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Associate curator at the Science and Industry Museum, Alison Crook, explores the history of cycling in Manchester, delves into our collection to track the history of the two-wheeler, and shines a spotlight in one Manchester inventor who changed the face of cycling forever.

Was 2020 the year you dusted off an old bike that you had been neglecting? Or did you take advantage of the quieter roads on a shining new one while the weather was good? Did you hit the saddle to avoid taking public transport and surprise yourself with how much you enjoyed it? Or, maybe, like me, you ordered more bike-delivered meals than ever before. Whatever your reason, it is possible you have contributed to the increase in pedal-powered vehicles on our roads.

Last spring and summer, as COVID-19 hit the UK, demand for bikes outpaced supply. From new bikes being shipped in from around the world to second-hand ones being snapped up at inflated prices on virtual marketplaces, people took to the saddles to avoid enclosed spaces and to take advantage of the health and environmental benefits of this form of transport.

Manchester may not feature in the top 10 (or even 100) rankings for cycle-friendly cities in the world—yet – but it does have an important place in the history and future of cycling. I’ve been exploring the cycling collection at the Science and Industry Museum and finding out what it can reveal about Manchester’s cycling story.

The first cycling boom

The first cycling boom took place in the 1890s. If you were looking to pick up the latest design in pedal power, you could get a top-of-the-range ‘safety bike’, as they were known, from Lu-Min-Um Manufacturing Company, St Mary’s Gate, Manchester. Lu-Min-Um introduced the first aluminium bicycles to Britain and I don’t think this bike would look out of place in the city centre today. Manufacturers sprang up across Manchester and some companies that had concentrated on motorised vehicles diversified into bicycles. A thriving community of cycle makers and agents spread across Manchester. By 1900 around 1900 were listed in local trade directories as “Bicycle Manufacturers, Dealers and Agents”.

An early aluminium framed bicycle on a rack
Safety bicycle made in France and retailed by the Lu-Min-Um Manufacturing Company, St Mary’s Gate, Manchester, 1896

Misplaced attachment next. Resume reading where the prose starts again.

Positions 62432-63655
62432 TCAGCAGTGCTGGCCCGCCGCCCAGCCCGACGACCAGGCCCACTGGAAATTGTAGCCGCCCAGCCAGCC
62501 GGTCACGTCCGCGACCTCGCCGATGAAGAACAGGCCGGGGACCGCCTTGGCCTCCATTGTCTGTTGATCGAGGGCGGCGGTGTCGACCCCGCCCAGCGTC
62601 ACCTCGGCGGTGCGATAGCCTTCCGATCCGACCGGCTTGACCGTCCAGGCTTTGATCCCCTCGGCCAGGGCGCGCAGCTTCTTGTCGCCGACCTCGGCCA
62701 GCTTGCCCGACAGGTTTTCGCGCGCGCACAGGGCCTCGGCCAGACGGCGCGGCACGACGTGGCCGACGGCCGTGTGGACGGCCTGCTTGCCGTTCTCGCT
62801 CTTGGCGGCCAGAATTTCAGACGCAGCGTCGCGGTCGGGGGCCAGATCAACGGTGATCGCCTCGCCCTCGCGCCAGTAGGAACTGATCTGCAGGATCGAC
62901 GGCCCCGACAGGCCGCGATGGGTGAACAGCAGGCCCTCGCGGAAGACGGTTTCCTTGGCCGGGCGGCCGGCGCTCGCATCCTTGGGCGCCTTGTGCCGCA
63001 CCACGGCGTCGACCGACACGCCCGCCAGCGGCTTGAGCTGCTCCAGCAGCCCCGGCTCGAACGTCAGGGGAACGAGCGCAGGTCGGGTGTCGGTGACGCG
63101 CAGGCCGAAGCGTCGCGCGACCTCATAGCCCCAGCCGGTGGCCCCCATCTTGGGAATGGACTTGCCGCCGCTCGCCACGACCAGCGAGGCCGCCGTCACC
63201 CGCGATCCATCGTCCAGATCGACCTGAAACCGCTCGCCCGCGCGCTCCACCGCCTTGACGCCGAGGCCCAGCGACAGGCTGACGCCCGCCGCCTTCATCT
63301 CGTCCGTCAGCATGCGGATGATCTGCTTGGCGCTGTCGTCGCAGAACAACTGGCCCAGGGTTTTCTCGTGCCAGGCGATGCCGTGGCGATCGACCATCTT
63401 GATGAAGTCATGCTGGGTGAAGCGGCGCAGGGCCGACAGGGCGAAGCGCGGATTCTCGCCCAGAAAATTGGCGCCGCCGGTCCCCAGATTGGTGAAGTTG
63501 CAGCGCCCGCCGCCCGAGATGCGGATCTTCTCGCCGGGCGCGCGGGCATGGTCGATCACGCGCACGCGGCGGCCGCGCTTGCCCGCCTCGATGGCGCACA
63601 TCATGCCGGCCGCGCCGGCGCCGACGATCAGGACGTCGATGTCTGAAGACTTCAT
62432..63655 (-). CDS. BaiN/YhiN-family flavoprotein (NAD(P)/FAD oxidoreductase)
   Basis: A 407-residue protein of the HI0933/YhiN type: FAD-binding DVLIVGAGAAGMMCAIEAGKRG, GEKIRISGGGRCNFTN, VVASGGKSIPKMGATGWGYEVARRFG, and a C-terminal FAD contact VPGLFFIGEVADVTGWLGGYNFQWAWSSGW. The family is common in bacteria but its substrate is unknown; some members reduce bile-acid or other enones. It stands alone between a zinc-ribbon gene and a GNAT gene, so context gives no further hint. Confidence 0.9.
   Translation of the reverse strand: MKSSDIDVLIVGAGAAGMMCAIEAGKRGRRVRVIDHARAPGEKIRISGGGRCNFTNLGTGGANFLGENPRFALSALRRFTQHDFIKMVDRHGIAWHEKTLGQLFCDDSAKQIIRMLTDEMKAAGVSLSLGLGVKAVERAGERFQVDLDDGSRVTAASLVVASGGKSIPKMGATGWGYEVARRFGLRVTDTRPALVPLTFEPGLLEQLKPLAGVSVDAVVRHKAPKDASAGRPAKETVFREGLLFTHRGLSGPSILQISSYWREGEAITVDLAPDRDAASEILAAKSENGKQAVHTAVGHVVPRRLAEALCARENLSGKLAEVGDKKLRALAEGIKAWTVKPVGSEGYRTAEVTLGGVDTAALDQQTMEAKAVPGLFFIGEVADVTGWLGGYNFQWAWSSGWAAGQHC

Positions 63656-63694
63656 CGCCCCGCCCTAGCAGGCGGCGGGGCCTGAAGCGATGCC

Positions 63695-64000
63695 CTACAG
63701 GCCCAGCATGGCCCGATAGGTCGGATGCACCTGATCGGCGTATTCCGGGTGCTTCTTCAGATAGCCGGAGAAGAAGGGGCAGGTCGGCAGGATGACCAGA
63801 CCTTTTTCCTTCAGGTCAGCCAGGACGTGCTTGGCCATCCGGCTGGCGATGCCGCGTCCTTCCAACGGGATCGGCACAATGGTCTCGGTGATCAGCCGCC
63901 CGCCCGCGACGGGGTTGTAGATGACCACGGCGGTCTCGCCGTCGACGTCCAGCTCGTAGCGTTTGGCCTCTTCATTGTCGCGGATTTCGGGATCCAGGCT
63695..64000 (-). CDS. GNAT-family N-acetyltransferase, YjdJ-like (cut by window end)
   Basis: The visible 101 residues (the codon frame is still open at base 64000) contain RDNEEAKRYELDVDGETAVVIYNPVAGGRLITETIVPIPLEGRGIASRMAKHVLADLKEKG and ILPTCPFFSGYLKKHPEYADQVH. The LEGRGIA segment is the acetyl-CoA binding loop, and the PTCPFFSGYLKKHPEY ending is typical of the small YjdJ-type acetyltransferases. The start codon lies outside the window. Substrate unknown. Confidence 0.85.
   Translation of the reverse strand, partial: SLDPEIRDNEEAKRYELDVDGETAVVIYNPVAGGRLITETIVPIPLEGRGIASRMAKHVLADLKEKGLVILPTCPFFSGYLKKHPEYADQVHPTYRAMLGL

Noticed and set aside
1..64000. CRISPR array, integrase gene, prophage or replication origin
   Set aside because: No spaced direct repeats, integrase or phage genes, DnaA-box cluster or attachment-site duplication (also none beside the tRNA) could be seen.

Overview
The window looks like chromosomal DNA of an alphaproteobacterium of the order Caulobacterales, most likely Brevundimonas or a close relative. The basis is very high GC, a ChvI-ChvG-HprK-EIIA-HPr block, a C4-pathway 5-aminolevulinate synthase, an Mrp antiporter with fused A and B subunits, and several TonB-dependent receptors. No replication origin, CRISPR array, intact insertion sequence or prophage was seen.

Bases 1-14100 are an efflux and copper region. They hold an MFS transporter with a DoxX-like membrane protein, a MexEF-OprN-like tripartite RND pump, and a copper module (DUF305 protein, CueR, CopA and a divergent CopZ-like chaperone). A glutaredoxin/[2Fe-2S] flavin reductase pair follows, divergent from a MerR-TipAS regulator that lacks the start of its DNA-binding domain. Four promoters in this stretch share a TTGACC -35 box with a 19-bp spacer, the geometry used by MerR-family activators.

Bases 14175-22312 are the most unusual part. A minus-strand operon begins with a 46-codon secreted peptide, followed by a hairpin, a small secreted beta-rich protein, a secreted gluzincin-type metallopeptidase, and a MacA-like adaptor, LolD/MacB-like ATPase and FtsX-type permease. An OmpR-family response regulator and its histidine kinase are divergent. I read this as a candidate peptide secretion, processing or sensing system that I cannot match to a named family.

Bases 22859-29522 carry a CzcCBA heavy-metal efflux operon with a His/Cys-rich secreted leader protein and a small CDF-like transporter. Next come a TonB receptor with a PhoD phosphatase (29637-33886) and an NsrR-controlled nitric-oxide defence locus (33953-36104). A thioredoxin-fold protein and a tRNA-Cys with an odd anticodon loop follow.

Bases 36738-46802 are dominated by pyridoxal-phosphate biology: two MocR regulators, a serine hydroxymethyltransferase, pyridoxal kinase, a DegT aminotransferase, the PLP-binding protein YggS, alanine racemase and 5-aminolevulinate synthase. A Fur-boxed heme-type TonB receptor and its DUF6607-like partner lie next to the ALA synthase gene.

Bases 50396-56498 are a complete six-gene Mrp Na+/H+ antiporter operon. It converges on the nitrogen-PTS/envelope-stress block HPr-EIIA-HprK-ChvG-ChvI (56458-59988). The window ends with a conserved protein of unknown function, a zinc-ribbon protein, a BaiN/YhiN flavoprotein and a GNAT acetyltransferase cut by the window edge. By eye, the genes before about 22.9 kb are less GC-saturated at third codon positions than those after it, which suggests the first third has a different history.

The ‘Boneshaker’ and the ‘Penny Farthing’ were predecessors of the safety bicycle. They may have been fun to ride but they were not very efficient and could only be enjoyed by those wearing the appropriate clothing. No long skirts or layers of petticoats were advisable on these cumbersome velocipedes.

An early bicycle
‘Boneshaker’ bicycle, made by Andrew Muir, Salford, 1868
A penny farthing bicycle, with one large front wheel and a small back wheel
High Ordinary (Penny Farthing) bicycle made by William Harrison, Manchester, c.1885

Cycling innovation in Manchester

If it weren’t for the work of a young man who was based in Greater Manchester, we might not have bicycles as we know them today.

In 1885, Hans Renold, a skilled Swiss-born engineer who was working in Salford, achieved a significant technical breakthrough when he patented the bush roller chain. With this revolutionary invention bike design change forever.

An old bike chain in a tin
Renold bicycle chain in tin, 1965–75

Renold’s invention brought a new level of performance, efficiency and flexibility to the transmission of mechanical power. His company and workforce grew, moving from Salford to Hulme and then to Burnage. Today, based in Wythenshawe, Renold, the company Hans founded, continues to supply the world with chain products.

Women’s clothing, or what society at the time expected of women, did not generally allow for riding a Penny Farthing or a Boneshaker. However, with the invention of the safety bike, cycling became open to women as never before as steering, safety, comfort and speed were improved. Adjustments were made for women to ride safety bikes. This new style bike was even called a ‘freedom machine’ as it allowed a feeling of freedom and self-reliance that was otherwise only known to men.

The health benefits of cycling were understood early on. In 1889 an article in the British Medical Journal reported that cycling alleviated constipation, and chronic gout can ‘thus be cured or at least kept at bay’. But it also warned that one must ‘as far as possible abstain from alcoholic beverages while on a journey’.